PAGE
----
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The $200 Fast Food Burger
Jonathan Safran Foer is the author of the bestselling novels Everything Is Illuminated, named Book of the Year by the Los Angeles Times and the winner of numerous awards, including the Guardian First Book Prize, the National Jewish Book Award, and the New York Public Library Young Lions Prize, Extremely Loud and Incredibly Close, Here I Am, and a book of non-fiction, Eating Animals. Foer was one of Rolling Stone's "People of the Year" and Esquire's "Best and Brightest." Foer was also included in The New Yorker magazine's "20 Under 40" list of writers. Foer attended Princeton University in New Jersey, where he studied Philosophy. It was while at Princeton that Foer was able to take an introductory writing course under the tutelage of novelist Joyce Carol Oates. Oates noted Foer's talent at an early stage, informing him that he had "that most important of writerly qualities, energy." Of Oates, Foer later said:
Jonathan Safran Foer is the author of the bestselling novels Everything Is Illuminated, named Book of the Year by the Los Angeles Times and the winner of numerous awards, including the Guardian First Book Prize, the National Jewish Book Award, and the New York Public Library Young Lions Prize, Extremely Loud and Incredibly Close, Here I Am, and a book of non-fiction, Eating Animals. Foer was one of Rolling Stone's "People of the Year" and Esquire's "Best and Brightest." Foer was also included in The New Yorker magazine's "20 Under 40" list of writers.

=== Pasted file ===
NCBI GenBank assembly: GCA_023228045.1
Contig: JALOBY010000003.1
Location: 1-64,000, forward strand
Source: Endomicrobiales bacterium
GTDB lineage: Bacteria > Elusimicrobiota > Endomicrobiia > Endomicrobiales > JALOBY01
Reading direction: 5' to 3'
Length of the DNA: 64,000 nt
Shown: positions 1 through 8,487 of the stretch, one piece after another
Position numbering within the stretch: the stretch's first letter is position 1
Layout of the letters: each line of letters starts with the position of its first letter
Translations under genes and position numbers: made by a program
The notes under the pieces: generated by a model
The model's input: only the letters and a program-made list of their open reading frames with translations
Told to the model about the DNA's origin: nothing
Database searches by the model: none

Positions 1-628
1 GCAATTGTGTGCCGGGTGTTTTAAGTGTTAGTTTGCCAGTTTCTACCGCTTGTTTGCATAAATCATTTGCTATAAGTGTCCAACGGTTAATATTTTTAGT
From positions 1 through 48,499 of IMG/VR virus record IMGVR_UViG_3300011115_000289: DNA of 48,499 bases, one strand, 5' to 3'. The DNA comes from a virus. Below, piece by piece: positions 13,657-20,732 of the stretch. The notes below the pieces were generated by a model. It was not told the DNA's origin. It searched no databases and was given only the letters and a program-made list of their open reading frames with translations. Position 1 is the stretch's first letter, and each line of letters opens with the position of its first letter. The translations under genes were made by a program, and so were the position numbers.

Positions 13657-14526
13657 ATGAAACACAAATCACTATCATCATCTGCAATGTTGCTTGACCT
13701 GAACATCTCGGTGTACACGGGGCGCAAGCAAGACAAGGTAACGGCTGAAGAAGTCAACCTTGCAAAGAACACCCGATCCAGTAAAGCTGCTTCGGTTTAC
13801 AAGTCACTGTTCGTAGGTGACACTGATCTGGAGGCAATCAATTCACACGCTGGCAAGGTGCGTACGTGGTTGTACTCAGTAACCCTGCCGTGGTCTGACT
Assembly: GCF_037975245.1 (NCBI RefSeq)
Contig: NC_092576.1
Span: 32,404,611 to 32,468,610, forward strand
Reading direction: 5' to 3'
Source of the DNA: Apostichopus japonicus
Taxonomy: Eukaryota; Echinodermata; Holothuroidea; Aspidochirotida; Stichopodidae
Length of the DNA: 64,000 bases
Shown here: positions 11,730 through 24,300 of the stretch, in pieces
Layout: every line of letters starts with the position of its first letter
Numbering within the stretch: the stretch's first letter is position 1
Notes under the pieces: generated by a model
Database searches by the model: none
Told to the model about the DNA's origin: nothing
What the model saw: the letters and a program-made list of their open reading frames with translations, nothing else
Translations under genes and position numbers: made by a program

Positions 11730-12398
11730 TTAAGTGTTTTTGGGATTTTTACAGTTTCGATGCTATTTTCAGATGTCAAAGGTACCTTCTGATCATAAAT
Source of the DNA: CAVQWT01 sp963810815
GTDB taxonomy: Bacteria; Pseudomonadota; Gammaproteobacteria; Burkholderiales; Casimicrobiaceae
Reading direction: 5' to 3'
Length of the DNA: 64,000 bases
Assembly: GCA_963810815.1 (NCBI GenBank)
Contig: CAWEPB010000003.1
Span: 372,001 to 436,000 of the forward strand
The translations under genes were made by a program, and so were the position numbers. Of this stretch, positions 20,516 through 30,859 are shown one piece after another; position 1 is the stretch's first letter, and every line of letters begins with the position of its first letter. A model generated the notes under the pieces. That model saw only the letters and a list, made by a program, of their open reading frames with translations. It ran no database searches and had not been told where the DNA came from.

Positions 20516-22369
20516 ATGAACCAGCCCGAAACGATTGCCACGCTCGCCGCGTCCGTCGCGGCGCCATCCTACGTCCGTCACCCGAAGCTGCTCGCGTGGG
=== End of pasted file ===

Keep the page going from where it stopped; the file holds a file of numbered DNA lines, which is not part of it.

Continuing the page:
Foer attended Princeton University in New Jersey, where he studied Philosophy. It was while at Princeton that Foer was able to take an introductory writing course under the tutelage of novelist Joyce Carol Oates. Oates noted Foer's talent at an early stage, informing him that he had "that most important of writerly qualities, energy." Of Oates, Foer later said:"She was the first person to ever make me think I should try to write in any sort of serious way. And my life really changed after that."
Question: If consumers felt the real costs that go into making a Happy Meal, would they change the way they eat?
Jonathan Safran Foer: Well, I don’t think the externalities need to be felt by the consumer, but by the corporations. So there was a study, actually after I published my book that tried to quantify the environmental costs of a 50-cent hamburger, fast food hamburger. Putting the human health costs, putting aside the question of animal welfare, and the number they came up with was $200 per 50 cent burger. It’s not a hypothetical, it’s not an imaginary number—that’s what it actually costs.
You know, it’s the number one cost of global warming; in fact, a recent study has suggested that it’s responsible for more greenhouse gas emissions than everything else in the world put together and as the U.N. has said, it’s one of the top two or three causes of every significant environmental problem in the world, locally and globally. So we are paying for this. And you’re right, it’s spread out and there’s a distance between consumers and this cost. When we go to the cash register, it sure seems cheap.